Letter to the Editor: Marietta Daily Journal – We need Rep. Ehrhart’s protection

the_worst_thing_about_censorship-4ea871c-introAs you know if you’ve read any of my most recent posts and letters to the editor, over the last couple of weeks there has been a bit of a public furor about the Art Aids America exhibition that traveled through Kennesaw State University.

Front and center in the mix are several of our elected officials who were, shall we say, upset by some of the more provocative pieces in the exhibit.  Undoubtedly the most aggrieved was Powder Spring Republican Earl Ehrhart, whose “solution” to viewing art with political overtones at a public university is to have State House budget members vet samples of art from potential exhibitions in lieu of those same state universities receiving their funding.  This is of course censorship and has no place in free and open society.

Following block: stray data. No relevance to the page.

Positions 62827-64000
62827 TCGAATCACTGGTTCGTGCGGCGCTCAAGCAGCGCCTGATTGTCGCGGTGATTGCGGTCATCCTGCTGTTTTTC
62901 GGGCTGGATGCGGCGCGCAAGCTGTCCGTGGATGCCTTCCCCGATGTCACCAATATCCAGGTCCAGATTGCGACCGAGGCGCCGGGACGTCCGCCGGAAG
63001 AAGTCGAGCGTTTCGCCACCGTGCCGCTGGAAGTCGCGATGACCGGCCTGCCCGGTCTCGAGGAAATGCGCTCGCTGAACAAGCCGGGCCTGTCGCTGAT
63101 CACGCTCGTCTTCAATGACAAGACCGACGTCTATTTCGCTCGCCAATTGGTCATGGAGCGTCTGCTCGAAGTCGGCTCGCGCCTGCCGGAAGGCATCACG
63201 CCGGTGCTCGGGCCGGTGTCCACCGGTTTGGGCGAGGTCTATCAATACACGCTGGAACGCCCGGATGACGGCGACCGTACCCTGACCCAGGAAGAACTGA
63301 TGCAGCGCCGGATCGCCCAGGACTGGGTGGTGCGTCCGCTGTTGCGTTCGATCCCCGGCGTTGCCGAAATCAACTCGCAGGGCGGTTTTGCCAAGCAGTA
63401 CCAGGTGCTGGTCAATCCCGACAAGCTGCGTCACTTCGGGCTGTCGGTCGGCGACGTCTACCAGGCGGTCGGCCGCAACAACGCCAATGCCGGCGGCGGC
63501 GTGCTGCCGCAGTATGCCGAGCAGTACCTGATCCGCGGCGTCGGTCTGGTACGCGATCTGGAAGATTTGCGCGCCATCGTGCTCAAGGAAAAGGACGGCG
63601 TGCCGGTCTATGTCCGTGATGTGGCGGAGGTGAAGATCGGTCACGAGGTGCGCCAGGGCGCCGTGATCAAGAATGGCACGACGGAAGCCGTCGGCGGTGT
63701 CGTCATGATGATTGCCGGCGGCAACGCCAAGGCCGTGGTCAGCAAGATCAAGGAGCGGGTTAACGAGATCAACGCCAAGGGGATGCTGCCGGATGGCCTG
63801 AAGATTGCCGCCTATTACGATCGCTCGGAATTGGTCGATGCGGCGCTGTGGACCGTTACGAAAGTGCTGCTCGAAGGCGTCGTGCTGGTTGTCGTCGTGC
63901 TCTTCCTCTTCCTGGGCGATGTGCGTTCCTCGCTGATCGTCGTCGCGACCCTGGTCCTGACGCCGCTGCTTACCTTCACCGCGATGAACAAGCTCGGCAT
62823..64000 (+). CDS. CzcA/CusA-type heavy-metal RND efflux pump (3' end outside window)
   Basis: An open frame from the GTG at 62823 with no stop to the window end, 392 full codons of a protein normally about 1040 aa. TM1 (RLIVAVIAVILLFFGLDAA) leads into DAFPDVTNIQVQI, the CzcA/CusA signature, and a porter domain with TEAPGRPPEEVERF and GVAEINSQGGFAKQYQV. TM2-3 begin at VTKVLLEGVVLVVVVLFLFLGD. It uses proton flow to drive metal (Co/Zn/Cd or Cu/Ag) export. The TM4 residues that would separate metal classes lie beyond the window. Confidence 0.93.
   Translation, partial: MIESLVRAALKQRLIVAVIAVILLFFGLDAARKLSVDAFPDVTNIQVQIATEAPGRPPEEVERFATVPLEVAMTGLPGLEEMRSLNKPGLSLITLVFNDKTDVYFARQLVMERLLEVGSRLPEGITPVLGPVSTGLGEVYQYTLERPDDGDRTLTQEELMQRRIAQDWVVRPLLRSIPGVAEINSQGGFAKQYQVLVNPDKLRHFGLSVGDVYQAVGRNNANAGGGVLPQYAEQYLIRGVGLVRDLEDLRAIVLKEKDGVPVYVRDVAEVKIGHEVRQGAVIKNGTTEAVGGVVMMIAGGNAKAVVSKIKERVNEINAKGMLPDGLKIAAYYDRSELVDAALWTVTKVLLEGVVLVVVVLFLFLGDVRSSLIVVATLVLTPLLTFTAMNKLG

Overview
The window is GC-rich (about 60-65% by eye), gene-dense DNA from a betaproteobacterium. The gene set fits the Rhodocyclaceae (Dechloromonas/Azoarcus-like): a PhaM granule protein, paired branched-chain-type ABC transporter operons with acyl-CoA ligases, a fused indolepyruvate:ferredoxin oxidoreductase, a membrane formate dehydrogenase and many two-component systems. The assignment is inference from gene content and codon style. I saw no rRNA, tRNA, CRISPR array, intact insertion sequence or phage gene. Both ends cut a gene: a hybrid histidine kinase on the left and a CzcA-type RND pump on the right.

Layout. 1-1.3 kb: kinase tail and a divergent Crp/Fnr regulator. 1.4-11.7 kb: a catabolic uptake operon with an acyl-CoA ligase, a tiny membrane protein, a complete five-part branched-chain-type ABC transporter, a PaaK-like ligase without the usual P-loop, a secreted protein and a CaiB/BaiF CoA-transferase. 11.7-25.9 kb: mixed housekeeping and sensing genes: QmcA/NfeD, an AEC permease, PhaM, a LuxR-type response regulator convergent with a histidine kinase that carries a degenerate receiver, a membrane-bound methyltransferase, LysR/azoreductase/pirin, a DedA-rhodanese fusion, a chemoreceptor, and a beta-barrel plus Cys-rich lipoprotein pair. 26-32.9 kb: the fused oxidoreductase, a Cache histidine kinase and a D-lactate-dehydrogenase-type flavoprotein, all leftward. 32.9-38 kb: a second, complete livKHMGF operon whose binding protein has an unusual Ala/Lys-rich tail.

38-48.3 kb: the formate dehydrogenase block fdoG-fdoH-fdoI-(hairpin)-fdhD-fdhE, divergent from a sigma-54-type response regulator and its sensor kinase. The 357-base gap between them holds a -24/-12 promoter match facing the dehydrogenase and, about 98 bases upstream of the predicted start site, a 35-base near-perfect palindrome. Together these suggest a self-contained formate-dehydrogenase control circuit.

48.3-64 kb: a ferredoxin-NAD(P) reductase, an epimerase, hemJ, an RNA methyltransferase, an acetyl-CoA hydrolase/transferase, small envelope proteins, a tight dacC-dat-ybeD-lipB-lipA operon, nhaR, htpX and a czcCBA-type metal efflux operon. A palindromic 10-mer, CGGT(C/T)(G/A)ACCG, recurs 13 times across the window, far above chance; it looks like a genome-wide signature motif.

My satirical reaction to that idea below, ran in the Sunday, June 5th edition of the Marietta Daily Journal.


Regarding Representative Ehrhart’s comments in Tuesday’s Around Town, I, for one, applaud the representative’s burning desire to protect the students of KSU and indeed, art patrons across Georgia from art that he personally deems unsuitable for viewing. His idea for university presidents to bring art samples to the Gold Dome along with their budget requests is a wonderful first step that sends an encouraging message not only about academic freedom, but also about the value he places on the open marketplace of ideas that is so integral to the university experience in Georgia.

I would add that while he is at it, he should also ask state-funded university presidents to review the books in their libraries, as I’m sure there are many with content that would offend the finely tuned sensibilities of Representative Ehrhart. Beyond that, I imagine there are even professors who are expressing opinions that might inflame the good Representative’s acute sense of decorum, so let’s add their lectures to the list of items that need his approval before a university can get funding.